Blood cancer is a type of cancer that can affect your blood cells and the reproduction of cells in the bone marrow. There is a variety of different of blood cancers that someone can be affected by as highlighted in the table below. currently 40,000 people are diagnosed with a blood cancer each year, and currently over quarter of a million people are currently living with blood cancer in the UK.
A patient going through blood transfusions for a blood cancer can need upwards of 150 blood donations, depending on the extent and nature of treatment, and the UK needs over 1.6m pints annually, so the need for blood donors is just as critical to patients survival.
A stem cell donation can often be the only chance a person suffering from blood cancer can have to save them dying in a short period of time.40% of stem cell donors worldwide are male but 70% of stem cell transplant recipients are men and younger males make up just 7% of registered donors in the UK. So, rugby players can fulfil this need.
About Blood Cancers
The video below gives you some information from one of our partners DKMS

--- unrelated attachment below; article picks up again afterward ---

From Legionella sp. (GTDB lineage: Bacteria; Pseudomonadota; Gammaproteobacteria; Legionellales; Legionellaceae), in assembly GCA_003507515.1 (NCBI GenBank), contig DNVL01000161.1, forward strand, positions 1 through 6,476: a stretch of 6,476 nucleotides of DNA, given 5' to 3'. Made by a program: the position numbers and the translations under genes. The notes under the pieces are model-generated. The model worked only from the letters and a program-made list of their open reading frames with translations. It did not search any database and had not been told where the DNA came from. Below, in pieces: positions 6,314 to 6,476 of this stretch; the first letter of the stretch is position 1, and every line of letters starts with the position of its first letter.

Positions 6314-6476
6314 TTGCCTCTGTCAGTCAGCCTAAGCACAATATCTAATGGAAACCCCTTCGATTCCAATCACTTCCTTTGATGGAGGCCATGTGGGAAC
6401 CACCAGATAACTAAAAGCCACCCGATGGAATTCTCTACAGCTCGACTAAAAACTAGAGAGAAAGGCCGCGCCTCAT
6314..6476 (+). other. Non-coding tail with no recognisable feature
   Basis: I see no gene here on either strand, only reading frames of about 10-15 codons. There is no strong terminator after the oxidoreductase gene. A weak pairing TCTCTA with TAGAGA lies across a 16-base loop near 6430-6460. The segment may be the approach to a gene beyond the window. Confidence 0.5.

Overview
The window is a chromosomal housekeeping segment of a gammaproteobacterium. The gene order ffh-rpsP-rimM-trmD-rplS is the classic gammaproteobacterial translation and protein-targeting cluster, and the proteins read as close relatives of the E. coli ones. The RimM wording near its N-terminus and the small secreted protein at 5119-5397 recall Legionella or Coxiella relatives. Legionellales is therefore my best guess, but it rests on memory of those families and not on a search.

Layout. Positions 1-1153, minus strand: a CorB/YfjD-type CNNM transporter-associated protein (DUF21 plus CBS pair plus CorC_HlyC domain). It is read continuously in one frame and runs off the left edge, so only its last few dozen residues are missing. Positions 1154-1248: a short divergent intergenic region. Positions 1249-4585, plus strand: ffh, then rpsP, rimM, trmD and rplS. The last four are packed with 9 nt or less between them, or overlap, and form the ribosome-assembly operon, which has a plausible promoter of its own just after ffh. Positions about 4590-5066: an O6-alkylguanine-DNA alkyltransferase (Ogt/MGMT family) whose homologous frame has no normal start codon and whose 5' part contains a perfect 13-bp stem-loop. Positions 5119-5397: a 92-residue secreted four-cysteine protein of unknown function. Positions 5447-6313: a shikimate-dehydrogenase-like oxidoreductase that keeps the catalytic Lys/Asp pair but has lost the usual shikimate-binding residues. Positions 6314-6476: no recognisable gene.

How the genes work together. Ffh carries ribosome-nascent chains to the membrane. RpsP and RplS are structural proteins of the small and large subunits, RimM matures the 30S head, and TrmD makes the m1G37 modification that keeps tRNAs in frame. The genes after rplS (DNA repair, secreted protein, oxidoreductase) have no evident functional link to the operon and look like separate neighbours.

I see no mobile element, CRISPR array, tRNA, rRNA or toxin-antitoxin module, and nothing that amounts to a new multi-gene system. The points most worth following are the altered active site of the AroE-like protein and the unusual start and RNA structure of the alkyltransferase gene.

The table below gives you a brief summary of the main groups of blood cancers however there are many more of these. Each kind of blood cancer in the table also has several different types within it. Blood cancers can also often be called acute or chronic. Acute is described as a rapidly growing cancer and chronic is a slower growing cancer.
|Type of Blood Cancer||Effects|
This affects blood cells in your bone marrow and can prevent the body making new healthy blood cells. There are also several kinds of Leukaemia.
|lymphoma||This effects white blood cells (lymphocytes) which is a key part of the immune system to fight infections.|
|myeloma||myeloma, also known as multiple myeloma, is a cancer of the bone marrow which targets the plasma cells which are also used to fight off infections.|